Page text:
Spotlight: A Phyllis

I had a cat.  Her name was Phyllis. 

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I don’t quite know how to say this, but I am *not* a cat person.  In fact, I get great joy out of chasing a cat around while saying, “kitty kitty kitty kitty…” in a very annoying Elmira off of TinyTunes kind of way.  I understand dogs, I get them.  I can communicate with them and I understand pack mentality.  Cats?  not a clue.  I’ve often had them; we just never clicked.  Then I got a Phyllis.  She came from the animal shelter and was delivered by a friend of mine who worked there at the time.  They had spayed her and that caused her to be all shaved from the waist down.  What no-one counted on was that when she was stressed out she dropped hair like a porcupine throws quills.  So, before she ever came into my house the little black cat was, well, nekkid on the whole bottom of her body.  From the top–fuzzy black kitten.  From the bottom–OMG WHAT IS IT?!?! KILL IT WITH FIRE.   She was a hideous package of ugly from her snaggle vampire-looking teeth to her nekkid underbelly.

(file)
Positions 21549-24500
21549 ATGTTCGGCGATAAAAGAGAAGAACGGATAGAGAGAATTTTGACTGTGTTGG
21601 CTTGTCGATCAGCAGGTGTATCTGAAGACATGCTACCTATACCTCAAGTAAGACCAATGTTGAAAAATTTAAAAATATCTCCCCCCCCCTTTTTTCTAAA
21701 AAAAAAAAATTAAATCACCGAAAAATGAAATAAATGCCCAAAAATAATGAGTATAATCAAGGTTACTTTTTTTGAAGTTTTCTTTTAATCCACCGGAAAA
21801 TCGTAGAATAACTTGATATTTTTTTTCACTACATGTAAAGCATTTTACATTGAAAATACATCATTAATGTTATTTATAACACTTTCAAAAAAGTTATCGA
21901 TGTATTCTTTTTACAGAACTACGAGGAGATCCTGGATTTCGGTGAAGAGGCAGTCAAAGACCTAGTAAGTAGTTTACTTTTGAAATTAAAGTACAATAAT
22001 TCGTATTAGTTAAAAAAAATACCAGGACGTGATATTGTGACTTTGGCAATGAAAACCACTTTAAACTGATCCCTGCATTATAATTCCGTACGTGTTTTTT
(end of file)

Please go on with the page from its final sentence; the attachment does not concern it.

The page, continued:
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 I was instantly in love. 🙂  She took a much longer time to decide she loved me.  In fact, even when she slept on my pillow every night she pretty much informed me with many a’ disdainful glare that although she had chosen me as her person I was not to take her for granted and needed to remember she could have done better

 

This cat made me laugh every day of her life, which sadly lasted only one year and ended yesterday, April 4, 2012.  I held her as the vet injected the disturbingly pink fluid of euthanasia.  Why?  Because people don’t spay or neuter their animals and cats procreate like crazy and disease runs rampant.  Then some unfortunate stray with Feline Leukemia Virus infected Phyllis despite her being vaccinated (it happens) during one of the many random turf wars fought by cats defending or gaining territory.  Phyllis’ health has been a struggle for the past four months including infections, non-healing wounds, and respiratory problems.  She continued to decline and after many trips to the vet for fluids, vitamins, and antibiotics we finally tested her for FeLV.  Since she was vaccinated it had been considered unlikely and therefore wasn’t tested for during her initial treatments.  She was positive.  She was sick, not getting any better, and I had to make the shitty decision to kill my cat.  The only cat with whom I had bonded.  The cat I loved. 

My Phyllis, the creepy adorable fearless hell monster of my heart. 

 

Rest in Peace Pretty Girl; you were loved by many. 

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